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Hello, I want to know which header file in Linux contains the structure of the TCP packets i.e. the data type definition of the tcp packet struct. What I want ...
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  1. #1
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    Question Data structure for TCP packet in linux


    Hello,

    I want to know which header file in Linux contains the structure of the TCP packets i.e. the data type definition of the tcp packet struct.

    What I want is to get access to the data members of the TCP packets which are being stored in one of the there following socket buffer queues:

    Out of order queue "out_of_order_queue".
    Write queue "sk_write_queue".
    Receive queue "sk_receive_queue".

    In-order to manipulate the timestamp of each packet. So where is the structure is located?

    Thanks a lot.

  2. #2
    Linux Engineer docbop's Avatar
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    The structure is defined by RFC791 so its the same so all platforms can communicate with each other. Here's the RFC...
    http://www.ietf.org/rfc/rfc791.txt

    Here's the programmer POV.
    http://cs.baylor.edu/~donahoo/practi.../textcode.html
    A lion does not lose sleep, over the opinion of sheep.

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    Question

    I think you misunderstood my question, what I want is to know the name of the struct used for constructing the TCP packets in the Linux Kernel and in which "C" header do they exist. By having this struct I can manipulate the packets being hold in the three different queues I have mentioned.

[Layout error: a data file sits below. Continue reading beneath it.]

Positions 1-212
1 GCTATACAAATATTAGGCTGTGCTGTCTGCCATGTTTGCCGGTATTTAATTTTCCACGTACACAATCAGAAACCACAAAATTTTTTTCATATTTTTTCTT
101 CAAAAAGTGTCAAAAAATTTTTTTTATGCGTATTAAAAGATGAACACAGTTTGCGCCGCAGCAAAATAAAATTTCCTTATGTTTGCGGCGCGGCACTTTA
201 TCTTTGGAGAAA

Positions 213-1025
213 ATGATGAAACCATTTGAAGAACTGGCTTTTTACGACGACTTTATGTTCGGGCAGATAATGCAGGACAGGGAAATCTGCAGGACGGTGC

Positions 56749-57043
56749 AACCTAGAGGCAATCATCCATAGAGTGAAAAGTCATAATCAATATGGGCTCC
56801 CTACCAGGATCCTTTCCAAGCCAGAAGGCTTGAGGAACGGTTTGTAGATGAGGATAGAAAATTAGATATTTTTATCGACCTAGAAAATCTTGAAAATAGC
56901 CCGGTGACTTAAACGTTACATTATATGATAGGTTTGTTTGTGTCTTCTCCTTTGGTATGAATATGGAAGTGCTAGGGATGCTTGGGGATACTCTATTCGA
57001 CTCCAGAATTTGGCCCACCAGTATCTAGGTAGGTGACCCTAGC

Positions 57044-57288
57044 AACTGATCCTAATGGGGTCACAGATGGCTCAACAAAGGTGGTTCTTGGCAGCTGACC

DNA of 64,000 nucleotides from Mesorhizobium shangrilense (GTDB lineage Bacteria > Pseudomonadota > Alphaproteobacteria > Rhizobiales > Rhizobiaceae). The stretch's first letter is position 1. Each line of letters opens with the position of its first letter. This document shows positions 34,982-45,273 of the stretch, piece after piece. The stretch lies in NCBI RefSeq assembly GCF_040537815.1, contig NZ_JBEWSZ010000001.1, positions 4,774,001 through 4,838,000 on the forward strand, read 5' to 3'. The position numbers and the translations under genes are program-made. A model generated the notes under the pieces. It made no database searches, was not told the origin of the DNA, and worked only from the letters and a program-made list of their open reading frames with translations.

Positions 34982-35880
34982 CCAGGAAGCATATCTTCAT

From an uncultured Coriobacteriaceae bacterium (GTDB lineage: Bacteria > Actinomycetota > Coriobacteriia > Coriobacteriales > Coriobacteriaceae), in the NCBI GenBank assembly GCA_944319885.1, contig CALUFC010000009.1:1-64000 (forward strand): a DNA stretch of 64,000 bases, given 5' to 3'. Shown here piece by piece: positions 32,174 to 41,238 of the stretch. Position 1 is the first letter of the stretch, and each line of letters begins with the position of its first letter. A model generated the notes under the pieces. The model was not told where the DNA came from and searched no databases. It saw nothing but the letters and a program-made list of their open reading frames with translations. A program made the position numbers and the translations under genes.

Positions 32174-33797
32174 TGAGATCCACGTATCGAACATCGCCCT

4. #4
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    It's tcphdr in uapi/linux/tcp.h
    ha-as likes this.

  5. #5
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    I may regret asking this, but why do you want to "manipulate the timestamp of each packet"?

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    Red face

    I wanted to manipulate the timestamp to control the RTO calculation, but I was mistaken and the timestamp is not saved inside the packet according to the tcphdr data structure.

  7. #7
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    Timestamp is one of the options. The options, if any, follow immediately after the tcp header. IIRC timestamp is option 6.

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    Question

    I know that, but I mean when the packet is being saved in one of the five existing queues of the TCP in linux, their timestamps won't be saved inside the struct tcphdr, but there are other data members in the tcp_sock which handles the timestamp values, am I correct or not?

    Let me rephrase my main question again, when a TCP segment arrives to the machine, it will be saved in of the five queues to be processed, however when then segment is stored in these queues, does it contain its timestamp after the tcphdr structure or where is it saved?

    If someone,can illustrate how the TCP segment looks like inside the data part of the struct sk_buff.

  9. #9
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    It's there in the RFC for TCP - docbop posted the link. It isn't part of tcphdr - if the option exists it follows the header. To understand how it works read the RFC. This might help: How SKBs work

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    Smile

    OK, thanks for the clarification. So now I have to do the offset by my self and check if the option in the TCP Segment matches the TimeStamp option and then I can have access to it.

    Do you recommend any examples or references in which they work with the TCP segments stored in various TCP queues?

    The link you provided to me is great but it deals with UDP case, and I am still beginner in the Linux Kernel Networking.

    Thanks a lot.

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